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Whether you run your business from an office or a building site, your employees will face a range of risks and hazards each day.
Health and safety signs can help you to reduce risks and give workers vital information about their surroundings.
Read on to find out the common health and safety signs for businesses, plus whether they’re a legal requirement.
Safety signs are bold to attract attention and follow a universal format (explained below) so that people know what to look for. They can communicate risks and hazards quickly by using well-known images and limited words.
As a result, health and safety signage can help to keep your employees safe by alerting them to danger, giving them necessary direction, and showing them where things are in the event of an emergency.
It’s an employer’s legal obligation to use a range of safety signs across their business. All business premises will need signs for emergency exits and fire safety, but it’s likely you’ll need to use extra signs to point out risks that are unique to the work you do.
Most safety and hazard signs are self-explanatory for employees, although some businesses will need to display more complex signs.
Below we explain the differences between the five main types of health and safety signs.
Mandatory safety signs show employees something that they must do, such as:
The key features of a mandatory sign are:
A warning sign shows employees that there is a specific hazard or danger, such as:
The key features of a warning sign are:
A prohibition sign tells employees not to do things that could increase or cause danger, such as:
The key features of a prohibition sign are:
An emergency escape or first aid sign shows employees where they can exit the premises or find medical help in the event of an emergency.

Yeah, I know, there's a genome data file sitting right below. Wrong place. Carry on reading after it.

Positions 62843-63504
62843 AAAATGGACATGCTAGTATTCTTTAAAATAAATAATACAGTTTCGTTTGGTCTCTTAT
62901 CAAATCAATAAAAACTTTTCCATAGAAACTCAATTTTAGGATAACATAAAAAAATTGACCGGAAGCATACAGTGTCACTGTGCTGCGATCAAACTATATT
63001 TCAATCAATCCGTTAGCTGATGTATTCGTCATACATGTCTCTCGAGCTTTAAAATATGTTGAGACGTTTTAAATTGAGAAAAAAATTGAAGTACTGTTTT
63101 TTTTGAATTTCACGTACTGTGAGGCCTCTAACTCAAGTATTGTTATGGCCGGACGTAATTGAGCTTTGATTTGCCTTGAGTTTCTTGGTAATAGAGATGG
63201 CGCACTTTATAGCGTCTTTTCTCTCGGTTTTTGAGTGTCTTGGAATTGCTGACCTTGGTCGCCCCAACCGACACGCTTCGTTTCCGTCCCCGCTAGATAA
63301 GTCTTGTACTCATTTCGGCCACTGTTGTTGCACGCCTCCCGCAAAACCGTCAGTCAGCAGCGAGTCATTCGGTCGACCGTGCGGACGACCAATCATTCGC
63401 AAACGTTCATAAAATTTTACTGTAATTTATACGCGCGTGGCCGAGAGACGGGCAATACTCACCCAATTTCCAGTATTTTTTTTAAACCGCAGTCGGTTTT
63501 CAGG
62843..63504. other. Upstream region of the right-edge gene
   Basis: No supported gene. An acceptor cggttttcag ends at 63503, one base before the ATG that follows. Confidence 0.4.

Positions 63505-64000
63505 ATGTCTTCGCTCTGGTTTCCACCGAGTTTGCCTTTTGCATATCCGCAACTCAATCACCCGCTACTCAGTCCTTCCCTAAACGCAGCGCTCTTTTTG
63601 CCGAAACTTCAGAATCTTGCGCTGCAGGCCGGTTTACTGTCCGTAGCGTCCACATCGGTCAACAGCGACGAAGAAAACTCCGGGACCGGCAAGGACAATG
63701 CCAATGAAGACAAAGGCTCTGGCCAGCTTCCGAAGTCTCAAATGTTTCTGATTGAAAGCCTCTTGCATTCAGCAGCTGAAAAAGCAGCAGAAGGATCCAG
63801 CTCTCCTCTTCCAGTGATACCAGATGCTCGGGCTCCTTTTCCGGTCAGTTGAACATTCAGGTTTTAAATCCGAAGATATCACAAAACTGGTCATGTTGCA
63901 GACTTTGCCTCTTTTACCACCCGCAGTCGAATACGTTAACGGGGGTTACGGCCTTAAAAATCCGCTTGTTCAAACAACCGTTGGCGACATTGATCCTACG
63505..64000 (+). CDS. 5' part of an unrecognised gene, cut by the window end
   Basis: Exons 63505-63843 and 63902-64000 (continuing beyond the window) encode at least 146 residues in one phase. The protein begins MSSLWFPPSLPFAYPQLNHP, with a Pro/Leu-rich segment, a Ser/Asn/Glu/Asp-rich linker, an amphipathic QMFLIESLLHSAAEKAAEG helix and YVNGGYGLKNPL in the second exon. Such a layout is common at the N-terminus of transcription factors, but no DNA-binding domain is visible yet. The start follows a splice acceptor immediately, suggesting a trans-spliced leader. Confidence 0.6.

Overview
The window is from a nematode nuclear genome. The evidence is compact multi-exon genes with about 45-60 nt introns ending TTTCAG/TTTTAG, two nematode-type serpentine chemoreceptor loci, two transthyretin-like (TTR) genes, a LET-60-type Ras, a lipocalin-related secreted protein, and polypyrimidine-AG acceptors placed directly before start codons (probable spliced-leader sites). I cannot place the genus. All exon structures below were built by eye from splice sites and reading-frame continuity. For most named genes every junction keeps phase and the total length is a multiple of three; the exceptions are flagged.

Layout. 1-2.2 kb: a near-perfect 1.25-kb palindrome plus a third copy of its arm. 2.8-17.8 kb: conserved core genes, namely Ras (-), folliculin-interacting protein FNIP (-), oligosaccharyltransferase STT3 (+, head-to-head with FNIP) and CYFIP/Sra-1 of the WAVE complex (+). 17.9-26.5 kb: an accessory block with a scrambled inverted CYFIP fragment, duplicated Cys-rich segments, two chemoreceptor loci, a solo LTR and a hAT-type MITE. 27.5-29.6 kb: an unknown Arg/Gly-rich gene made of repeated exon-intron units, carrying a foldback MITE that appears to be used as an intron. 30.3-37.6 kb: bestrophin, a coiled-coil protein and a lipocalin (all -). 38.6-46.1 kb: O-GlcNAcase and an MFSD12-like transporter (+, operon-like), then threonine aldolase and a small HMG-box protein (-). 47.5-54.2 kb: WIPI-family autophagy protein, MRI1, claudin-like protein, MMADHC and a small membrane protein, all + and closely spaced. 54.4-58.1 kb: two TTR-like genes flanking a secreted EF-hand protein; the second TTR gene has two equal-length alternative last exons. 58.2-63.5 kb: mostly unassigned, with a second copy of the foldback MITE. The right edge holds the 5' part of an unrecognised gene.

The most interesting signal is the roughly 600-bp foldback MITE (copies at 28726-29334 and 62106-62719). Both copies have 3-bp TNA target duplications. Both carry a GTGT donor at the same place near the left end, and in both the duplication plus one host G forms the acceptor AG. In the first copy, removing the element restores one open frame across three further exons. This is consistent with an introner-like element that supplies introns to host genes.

An emergency escape sign usually has an arrow pointing in the direction of an exit.
Meanwhile, first aid signs could point to:
The key features of an emergency escape or first aid sign are:
Fire safety signs show employees where there’s equipment they can use to help put out a fire, such as:
If you work in construction, it’s likely you’ll need to display a lot of safety site safety signs due to the high number of risks.
Here are some examples of common construction signage used to improve site safety:
If you work in one of the following trades, it’s likely that you’ll need a range of health and safety signs when working on a building site:
The Health and Safety (Safety Signs and Signals) Regulations 1996 require employers to display relevant signs in places where there’s a risk or danger that employees need to know about.
Signs can be used to alert employees to a risk that hasn’t been removed or reduced by other methods. For example, if there’s no alternative to using machinery that produces excessive noise, a sign can tell employees to wear ear protection. If a sign won’t reduce the risk of something, employers aren’t obliged to use them.
Employers will need to complete a risk assessment (under the Management of Health and Safety at Work Regulations 1999) to determine when and where to use health and safety signs.
It’s important to note that the regulations cover signs for employees, not visitors such as customers.
Having the right signs in place is just part of the way you can reduce the risk of accidents for your employees.
Although some risks can be managed with signs, others can be covered by insurance, such as:
The combination of compliant signage and a comprehensive business insurance policy can give you peace of mind that you’re protected should the worst happen.
This article is intended as a guide. Always speak to a health and safety professional if you’re not sure of anything.
Conor Shilling is a Copywriter at Simply Business with over two years’ experience in the insurance industry. A trained journalist, Conor has worked as a professional writer for 10 years. His previous experience includes writing for several leading online property trade publications. Conor specialises in the buy-to-let market, landlords, and small business finance.
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